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TRADEMARK

1. About Trademarks

It is a word, phrase, symbol or design, or a combination thereof which identifies and distinguishes the source of the goods or services of one party from those of others. A service mark is the same as a trademark, except that it identifies and distinguishes the source of a service rather than a product. Normally, a mark for goods appears on the product or its packaging, while a service mark appears in advertising for the services.

2. What is the difference between TM, R® and SM?

Anyone who claims rights in a mark may use the; TM (trademark) or SM (service mark) designation with the mark to alert the public to the claim. To use these designations, it is unnecessary to have a registration or even a pending application. The registration symbol (R)® may only be used when the mark is registered in the Trade Marks Office. It is improper to use this symbol at any point before registration.

3. How do I establish trademark rights?

Trademark rights arise from either;
✓ actual use of the mark, (common law rights) and/or
✓ the filing of the application to register a mark in the Trade Marks Office.

4. Who may file an Application?

The application shall be filed in the Name of the owner of the mark; usually an individual, entity, or partnership. The owner of a mark controls the nature and quality of the goods or services identified by the mark.

5. Do I need to search for conflicting marks?

It is not compulsory that an Applicant conducts a search prior to filing an application, but it is advisable to do so. A search is useful in determining if there are conflicting marks. To find a conflict, the mark needs to be identical, and the goods and services do not have to be the same. The principal factors to be considered in reaching this decision are the similarity of the mark and the commercial relationship between the goods and services identified by the mark.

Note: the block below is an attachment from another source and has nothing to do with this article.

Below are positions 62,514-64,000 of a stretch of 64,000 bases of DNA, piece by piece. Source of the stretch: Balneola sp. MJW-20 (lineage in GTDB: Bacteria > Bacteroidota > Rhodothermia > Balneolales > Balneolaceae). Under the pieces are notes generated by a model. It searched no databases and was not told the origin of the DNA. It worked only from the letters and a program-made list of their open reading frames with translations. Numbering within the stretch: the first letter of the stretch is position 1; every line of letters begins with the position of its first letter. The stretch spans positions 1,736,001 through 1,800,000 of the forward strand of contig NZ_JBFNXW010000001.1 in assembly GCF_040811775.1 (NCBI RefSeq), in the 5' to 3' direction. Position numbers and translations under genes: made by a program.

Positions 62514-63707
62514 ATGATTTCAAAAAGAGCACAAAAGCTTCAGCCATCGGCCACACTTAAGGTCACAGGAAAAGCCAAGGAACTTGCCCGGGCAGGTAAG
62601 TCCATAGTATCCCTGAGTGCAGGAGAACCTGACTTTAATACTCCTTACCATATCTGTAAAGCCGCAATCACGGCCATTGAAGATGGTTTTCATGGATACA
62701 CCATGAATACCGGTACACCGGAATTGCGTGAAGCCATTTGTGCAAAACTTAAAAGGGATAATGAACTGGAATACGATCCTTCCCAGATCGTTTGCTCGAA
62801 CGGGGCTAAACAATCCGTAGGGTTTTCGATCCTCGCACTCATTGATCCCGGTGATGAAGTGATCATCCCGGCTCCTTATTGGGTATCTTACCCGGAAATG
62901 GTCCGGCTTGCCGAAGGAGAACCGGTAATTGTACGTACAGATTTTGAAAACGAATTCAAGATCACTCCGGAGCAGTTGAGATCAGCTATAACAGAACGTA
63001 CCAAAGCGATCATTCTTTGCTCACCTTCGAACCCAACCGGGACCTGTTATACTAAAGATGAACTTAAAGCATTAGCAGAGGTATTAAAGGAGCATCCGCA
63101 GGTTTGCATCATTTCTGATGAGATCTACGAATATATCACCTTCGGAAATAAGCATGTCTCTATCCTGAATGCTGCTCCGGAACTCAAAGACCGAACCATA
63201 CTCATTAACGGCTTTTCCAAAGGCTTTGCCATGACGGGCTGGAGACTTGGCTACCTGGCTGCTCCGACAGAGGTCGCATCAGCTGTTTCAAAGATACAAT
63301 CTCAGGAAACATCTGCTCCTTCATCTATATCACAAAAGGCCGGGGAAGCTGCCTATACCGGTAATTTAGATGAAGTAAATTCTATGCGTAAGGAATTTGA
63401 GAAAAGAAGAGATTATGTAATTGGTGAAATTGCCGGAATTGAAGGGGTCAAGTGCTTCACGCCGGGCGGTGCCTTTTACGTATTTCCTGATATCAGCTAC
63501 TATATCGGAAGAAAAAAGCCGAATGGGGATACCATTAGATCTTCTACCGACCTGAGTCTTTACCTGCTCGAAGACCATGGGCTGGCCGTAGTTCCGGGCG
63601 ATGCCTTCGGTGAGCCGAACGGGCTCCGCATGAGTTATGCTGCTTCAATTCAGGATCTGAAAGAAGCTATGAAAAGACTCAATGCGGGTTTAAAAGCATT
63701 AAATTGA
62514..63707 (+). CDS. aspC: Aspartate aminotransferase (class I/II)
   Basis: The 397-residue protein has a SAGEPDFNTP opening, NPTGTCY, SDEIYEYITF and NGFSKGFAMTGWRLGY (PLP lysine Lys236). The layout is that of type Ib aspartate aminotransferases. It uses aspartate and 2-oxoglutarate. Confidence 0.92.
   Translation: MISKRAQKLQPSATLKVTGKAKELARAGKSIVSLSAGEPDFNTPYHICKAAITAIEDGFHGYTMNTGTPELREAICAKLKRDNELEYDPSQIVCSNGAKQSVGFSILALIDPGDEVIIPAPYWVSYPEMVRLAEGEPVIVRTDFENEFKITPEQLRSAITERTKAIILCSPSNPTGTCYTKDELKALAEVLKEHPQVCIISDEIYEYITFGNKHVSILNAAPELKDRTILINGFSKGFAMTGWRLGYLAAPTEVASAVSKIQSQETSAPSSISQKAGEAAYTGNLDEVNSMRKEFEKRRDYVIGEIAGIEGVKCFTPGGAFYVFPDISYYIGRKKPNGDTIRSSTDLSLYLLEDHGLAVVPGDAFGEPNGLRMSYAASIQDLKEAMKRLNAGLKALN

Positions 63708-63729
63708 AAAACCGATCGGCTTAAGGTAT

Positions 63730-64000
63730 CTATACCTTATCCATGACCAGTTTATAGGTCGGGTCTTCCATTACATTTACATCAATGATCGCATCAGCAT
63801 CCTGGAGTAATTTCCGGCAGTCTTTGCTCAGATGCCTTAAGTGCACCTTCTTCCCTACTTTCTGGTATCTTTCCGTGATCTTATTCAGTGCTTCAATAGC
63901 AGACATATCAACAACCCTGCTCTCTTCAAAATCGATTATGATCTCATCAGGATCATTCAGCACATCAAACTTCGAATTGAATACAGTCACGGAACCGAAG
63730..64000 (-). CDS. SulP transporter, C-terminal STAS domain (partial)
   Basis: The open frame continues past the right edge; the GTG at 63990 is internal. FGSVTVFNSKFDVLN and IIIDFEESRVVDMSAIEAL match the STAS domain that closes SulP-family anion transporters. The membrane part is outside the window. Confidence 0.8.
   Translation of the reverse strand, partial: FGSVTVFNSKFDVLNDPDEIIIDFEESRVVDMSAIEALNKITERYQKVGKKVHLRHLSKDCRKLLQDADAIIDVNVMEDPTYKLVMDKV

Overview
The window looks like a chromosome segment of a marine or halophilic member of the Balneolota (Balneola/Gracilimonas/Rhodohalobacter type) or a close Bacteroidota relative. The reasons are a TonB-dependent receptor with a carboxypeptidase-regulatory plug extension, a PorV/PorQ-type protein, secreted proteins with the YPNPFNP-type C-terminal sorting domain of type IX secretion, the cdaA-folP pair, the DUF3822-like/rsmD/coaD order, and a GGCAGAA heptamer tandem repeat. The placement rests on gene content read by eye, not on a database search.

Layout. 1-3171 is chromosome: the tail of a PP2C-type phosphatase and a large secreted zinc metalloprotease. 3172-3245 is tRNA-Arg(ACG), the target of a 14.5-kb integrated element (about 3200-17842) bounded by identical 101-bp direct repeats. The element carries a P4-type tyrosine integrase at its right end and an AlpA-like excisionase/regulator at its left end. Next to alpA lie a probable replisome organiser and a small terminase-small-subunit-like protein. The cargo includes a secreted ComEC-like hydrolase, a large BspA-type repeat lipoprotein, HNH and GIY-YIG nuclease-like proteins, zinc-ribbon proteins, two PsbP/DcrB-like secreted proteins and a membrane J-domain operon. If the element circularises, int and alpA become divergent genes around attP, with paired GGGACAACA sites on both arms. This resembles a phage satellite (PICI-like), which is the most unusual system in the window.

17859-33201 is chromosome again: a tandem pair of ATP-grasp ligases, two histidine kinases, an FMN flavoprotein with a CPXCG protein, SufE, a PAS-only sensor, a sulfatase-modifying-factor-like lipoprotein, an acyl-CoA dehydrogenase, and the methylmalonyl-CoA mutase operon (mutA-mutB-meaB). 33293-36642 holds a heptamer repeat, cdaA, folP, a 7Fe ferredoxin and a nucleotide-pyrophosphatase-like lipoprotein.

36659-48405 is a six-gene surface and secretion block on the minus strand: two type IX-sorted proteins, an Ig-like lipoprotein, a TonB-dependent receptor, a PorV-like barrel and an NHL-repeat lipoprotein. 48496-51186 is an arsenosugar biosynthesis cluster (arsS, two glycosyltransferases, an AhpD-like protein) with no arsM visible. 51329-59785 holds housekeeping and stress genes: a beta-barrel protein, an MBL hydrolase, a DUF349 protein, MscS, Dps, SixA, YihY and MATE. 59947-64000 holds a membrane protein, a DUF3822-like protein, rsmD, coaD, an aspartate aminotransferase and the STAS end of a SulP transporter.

6. The Process.

The application is assigned a serial number and filing date if it meets certain minimum requirements.
Due to the current situation at the Trade Marks Offices of South Africa, an applicant can only expect an examination of the application approximately one to two years after filing. Trademark protection is territorial in nature, i.e., it is limited to the country in which the trademark is used or registered.
Upon examination, the Registrar determines whether the trade mark meets certain requirements and determines whether it should be registered.
If the Registrar raises any grounds for refusal, we may argue against the objections raised by the Registrar.
If there are no objections, or the objections have been overcome, the mark is then approved for publication in the Patent Journal. If there are no third-party objections against the Trade Mark, the Registration Certificate shall be issued shortly after the end of the opposition period.

7. Are there any other types of Applications?

In addition to trade and service marks the Trade Mark Act provides for the registration of other types of marks, such as Certificate Mark and Collective Trade Marks.
These types of Marks are relatively rare. If you require more information, please contact Licentia Franchise SA Head Offices.

8. How do I maintain my Registration?

Trade Marks rights last indefinitely if the owner continues to use the mark to identify its goods and services. The term of Trade Mark Registration is 10 (Ten) years, with 10 (Ten) years renewal term.